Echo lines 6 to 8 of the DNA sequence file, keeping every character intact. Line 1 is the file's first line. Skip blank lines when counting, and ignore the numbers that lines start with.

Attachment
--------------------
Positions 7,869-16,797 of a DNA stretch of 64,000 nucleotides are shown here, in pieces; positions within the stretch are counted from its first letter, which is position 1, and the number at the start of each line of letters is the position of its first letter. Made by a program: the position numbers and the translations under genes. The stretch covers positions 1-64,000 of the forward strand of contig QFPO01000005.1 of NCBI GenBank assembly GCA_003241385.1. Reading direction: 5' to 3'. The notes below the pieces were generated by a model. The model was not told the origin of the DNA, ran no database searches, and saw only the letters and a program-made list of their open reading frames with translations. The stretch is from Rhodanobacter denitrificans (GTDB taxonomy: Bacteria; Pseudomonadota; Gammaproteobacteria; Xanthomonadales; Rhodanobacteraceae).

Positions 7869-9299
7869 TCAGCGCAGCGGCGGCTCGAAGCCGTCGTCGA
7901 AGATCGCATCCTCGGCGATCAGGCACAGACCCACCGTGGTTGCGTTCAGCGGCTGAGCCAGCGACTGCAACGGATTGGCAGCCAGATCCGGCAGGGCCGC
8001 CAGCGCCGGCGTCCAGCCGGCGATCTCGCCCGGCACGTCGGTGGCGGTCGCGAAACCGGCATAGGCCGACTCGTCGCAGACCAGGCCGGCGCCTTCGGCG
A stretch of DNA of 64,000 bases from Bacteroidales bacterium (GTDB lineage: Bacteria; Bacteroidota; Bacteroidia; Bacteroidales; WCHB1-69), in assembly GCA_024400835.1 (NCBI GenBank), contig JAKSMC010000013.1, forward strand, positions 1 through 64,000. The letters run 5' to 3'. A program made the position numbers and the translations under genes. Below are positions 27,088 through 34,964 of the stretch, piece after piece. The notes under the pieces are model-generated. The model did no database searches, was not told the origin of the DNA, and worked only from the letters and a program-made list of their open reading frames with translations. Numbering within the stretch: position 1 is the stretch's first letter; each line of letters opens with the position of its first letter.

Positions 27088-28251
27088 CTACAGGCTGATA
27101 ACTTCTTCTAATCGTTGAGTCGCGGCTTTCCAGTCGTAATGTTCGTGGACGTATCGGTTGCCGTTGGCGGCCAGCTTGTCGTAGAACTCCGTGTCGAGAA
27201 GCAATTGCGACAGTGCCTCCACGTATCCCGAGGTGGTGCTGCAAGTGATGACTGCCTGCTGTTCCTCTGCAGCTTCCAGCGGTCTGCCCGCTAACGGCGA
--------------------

A stretch of DNA of 64,000 bases from Bacteroidales bacterium (GTDB lineage: Bacteria; Bacteroidota; Bacteroidia; Bacteroidales; WCHB1-69), in assembly GCA_024400835.1 (NCBI GenBank), contig JAKSMC010000013.1, forward strand, positions 1 through 64,000. The letters run 5' to 3'. A program made the position numbers and the translations under genes. Below are positions 27,088 through 34,964 of the stretch, piece after piece. The notes under the pieces are model-generated. The model did no database searches, was not told the origin of the DNA, and worked only from the letters and a program-made list of their open reading frames with translations. Numbering within the stretch: position 1 is the stretch's first letter; each line of letters opens with the position of its first letter.

Positions 27088-28251
27088 CTACAGGCTGATA